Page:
ERP Today talks to AWS public sector head Jeff Kratz on the sustainable cities of our future.
As AWS‘s CEO Adam Selipsky put it, and like many others have said before, “climate change is the issue of our generation”. A nice sentiment, but often followed by generally lackluster next steps and a polite politician chinwag. So, when Amazon announced a program to foster the growth of clean tech innovation in startups, it was a clear sign that Big Tech was ready to put some money and infrastructure where its mouth is – a total $2bn corporate venture capital fund’s worth of dollar, that is, and access to AWS technical experts and resources.
To nurture the businesses and technologists that can help with Amazon’s decarbonization mission, here entered The Sustainable Cities Accelerator, a virtual six-week, technical, business and mentorship accelerator delivered by Freshwater Advisors and Public Spend Forum, along with other industry partners. The aim of the accelerator is to foster scalable solutions between AWS customers and the best startups delivering new clean tech and climate sustainability ideas, particularly in mobility and transportation, and expose their work to make positive changes in the cities in which they operate.
Following the most recent accelerator event, we spoke to Jeff Kratz, general manager of worldwide public sector partners at AWS, to hear about the standout wins.
ERP Today (ET): Nine startups are in the Accelerator. Besides ensuring sustainability, what unifies this year’s projects? It seems energy monitoring is one trend, reflecting the current situation in energy pricing.
Cloud is key to reducing cost and improving touchpoints between governments and citizens.
Jeff Kratz (JK): The startups in the AWS Sustainable Cities Accelerator for Infrastructure are using compelling and creative cloud technologies to bring about a more sustainable and digitally-transformed world. In addition to their focus on making infrastructure more sustainable, another theme that unites the startups in our most recent cohort is cost optimization.
Cost optimization is critical for customers; this is particularly true with regard to the public sector, where customers must drive results often with significant budget constraints. At AWS, we believe cloud is key to reducing cost and improving touchpoints between governments and citizens. Vutility is one of the startups in the AWS Sustainable Cities Accelerator taking an interesting approach here – they use a scalable, wireless and battery-less, behind-the-meter tracker that delivers real-time visibility into energy use. This access to information helps reduce energy costs. Another cost-optimizing startup is Conservation Labs. Their approach is fascinating – by monitoring sound signatures in plumbing, they measure water flow throughout a building, alerting building owners of leaks and water use insights. This information shows customers how to reduce water use, and therefore optimize costs.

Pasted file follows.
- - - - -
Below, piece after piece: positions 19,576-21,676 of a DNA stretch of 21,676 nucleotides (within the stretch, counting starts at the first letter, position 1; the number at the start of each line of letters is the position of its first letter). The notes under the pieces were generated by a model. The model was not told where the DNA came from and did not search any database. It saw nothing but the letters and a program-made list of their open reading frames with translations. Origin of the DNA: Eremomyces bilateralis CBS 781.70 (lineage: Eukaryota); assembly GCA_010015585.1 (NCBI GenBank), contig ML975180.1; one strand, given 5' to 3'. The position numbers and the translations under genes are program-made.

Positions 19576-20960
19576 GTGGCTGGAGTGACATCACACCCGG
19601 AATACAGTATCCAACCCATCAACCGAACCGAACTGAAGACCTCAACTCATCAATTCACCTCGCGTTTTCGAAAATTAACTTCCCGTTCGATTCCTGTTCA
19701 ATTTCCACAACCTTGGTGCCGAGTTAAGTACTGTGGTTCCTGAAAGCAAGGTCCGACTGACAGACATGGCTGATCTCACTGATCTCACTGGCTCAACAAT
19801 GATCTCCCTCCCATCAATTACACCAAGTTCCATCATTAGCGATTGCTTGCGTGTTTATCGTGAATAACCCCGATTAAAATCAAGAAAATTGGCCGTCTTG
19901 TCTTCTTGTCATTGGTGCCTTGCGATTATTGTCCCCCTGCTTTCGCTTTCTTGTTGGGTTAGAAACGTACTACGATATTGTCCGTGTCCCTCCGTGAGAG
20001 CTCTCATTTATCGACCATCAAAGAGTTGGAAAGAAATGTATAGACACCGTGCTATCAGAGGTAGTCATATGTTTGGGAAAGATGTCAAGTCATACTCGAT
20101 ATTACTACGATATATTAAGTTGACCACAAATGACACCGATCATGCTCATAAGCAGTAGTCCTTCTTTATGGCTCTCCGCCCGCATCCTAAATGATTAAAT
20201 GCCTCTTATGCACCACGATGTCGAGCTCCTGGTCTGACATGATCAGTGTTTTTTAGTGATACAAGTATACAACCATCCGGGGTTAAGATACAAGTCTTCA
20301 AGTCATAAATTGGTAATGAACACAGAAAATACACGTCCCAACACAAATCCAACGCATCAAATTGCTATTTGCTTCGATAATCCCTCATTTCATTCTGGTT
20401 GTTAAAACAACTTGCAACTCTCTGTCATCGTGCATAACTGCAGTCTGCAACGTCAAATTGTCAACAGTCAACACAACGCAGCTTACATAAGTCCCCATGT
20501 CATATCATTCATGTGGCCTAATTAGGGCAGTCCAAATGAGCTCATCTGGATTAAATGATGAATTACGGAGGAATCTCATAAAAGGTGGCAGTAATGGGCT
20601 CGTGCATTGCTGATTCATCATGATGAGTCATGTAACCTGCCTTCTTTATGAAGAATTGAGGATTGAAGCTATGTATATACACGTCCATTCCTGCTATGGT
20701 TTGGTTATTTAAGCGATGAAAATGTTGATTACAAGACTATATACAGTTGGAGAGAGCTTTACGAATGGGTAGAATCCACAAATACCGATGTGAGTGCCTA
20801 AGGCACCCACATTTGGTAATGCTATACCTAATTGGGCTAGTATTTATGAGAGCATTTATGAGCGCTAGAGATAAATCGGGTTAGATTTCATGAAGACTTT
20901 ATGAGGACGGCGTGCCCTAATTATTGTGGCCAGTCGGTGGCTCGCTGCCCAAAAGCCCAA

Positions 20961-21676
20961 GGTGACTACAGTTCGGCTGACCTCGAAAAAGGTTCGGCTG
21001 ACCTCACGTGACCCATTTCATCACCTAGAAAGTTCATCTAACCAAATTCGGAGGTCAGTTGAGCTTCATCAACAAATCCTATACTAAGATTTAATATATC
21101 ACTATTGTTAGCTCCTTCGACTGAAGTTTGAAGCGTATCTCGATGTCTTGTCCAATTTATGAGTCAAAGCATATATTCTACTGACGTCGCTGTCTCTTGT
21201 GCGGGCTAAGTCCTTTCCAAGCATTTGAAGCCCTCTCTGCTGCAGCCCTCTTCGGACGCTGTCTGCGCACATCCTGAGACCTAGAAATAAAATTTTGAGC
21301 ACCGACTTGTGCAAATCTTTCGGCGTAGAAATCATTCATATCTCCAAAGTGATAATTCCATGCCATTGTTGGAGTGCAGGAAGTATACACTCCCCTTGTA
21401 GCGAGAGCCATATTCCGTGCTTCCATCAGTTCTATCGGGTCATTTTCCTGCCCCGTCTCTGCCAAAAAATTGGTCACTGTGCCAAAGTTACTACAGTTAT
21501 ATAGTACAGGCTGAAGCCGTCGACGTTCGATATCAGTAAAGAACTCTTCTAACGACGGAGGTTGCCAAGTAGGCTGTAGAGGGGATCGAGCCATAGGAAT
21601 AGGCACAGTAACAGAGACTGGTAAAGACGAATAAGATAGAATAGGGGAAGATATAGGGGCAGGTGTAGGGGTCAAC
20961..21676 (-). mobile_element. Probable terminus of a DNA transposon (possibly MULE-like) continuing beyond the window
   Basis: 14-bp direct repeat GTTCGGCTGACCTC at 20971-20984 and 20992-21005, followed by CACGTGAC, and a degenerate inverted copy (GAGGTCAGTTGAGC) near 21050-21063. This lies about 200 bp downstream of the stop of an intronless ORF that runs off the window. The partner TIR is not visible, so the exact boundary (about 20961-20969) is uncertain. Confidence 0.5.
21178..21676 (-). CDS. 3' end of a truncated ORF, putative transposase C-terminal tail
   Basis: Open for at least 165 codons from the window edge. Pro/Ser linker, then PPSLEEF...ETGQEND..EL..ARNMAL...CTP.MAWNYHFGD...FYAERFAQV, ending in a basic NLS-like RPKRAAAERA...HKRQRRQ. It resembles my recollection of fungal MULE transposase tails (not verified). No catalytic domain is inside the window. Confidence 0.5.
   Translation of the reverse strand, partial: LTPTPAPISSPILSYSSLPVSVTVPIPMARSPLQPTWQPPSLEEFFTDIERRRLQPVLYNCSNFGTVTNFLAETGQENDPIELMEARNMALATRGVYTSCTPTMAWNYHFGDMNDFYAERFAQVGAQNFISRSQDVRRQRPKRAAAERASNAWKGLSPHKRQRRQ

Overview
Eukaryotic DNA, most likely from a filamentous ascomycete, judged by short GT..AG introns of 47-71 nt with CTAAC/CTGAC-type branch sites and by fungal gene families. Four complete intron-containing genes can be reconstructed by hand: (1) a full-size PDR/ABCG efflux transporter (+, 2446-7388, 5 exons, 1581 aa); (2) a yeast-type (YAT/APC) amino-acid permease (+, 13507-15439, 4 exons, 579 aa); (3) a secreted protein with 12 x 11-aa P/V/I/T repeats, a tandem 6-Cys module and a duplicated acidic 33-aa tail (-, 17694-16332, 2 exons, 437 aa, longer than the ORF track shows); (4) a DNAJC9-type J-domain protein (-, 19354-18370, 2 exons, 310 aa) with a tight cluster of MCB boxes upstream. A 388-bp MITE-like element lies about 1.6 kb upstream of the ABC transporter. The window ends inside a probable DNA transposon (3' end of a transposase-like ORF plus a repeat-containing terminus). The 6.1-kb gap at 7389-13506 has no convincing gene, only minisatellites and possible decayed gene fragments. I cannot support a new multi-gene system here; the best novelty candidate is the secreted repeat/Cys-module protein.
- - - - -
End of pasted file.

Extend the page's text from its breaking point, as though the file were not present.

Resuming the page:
ET: Amongst the chosen projects and candidate pool, were any emerging tech trends more commonplace than previously? Web3, for example.
With synthetic intelligence, companies can show customers the impact of their sustainability decisions.
JK: Machine learning and artificial intelligence are technology trends we’re seeing more and more, in part because of their ability to derive meaningful insights from large volumes of data. We’re in an incredibly data-rich world. According to Statista, the total amount of data created, captured, copied and consumed globally is predicted to reach more than 180 zettabytes by 2025. And across the public sector, customers are asking what they can do with that data. RUNWITHIT Synthetics is one of the startups in the AWS Sustainable Cities Accelerator that uses a type of artificial intelligence called synthetic intelligence. With synthetic intelligence, the company can show customers the impact of their sustainability decisions. With digital twins, RUNWITHIT Synthetics can add scenarios of weather, policy, technology and infrastructure to help measure predicted outcomes, including climate, emissions and economics.
ET: What advantage do cities present in global sustainability, and how can tech make its mark here?
JK: Cities have intriguing challenges and opportunities, and much of this comes down to the volume of people using shared systems (transportation, energy and hygiene/health services to name a few) in a small area. Concentrated populations provide cities with tremendous data. Using technology, customers can monitor and make recommendations about energy use, optimize transportation systems and traffic lights and make predictions about when maintenance will be required for key utilities such as sewer systems. Technology is a critical tool for local governments to use as they modernize cities and make them more sustainable.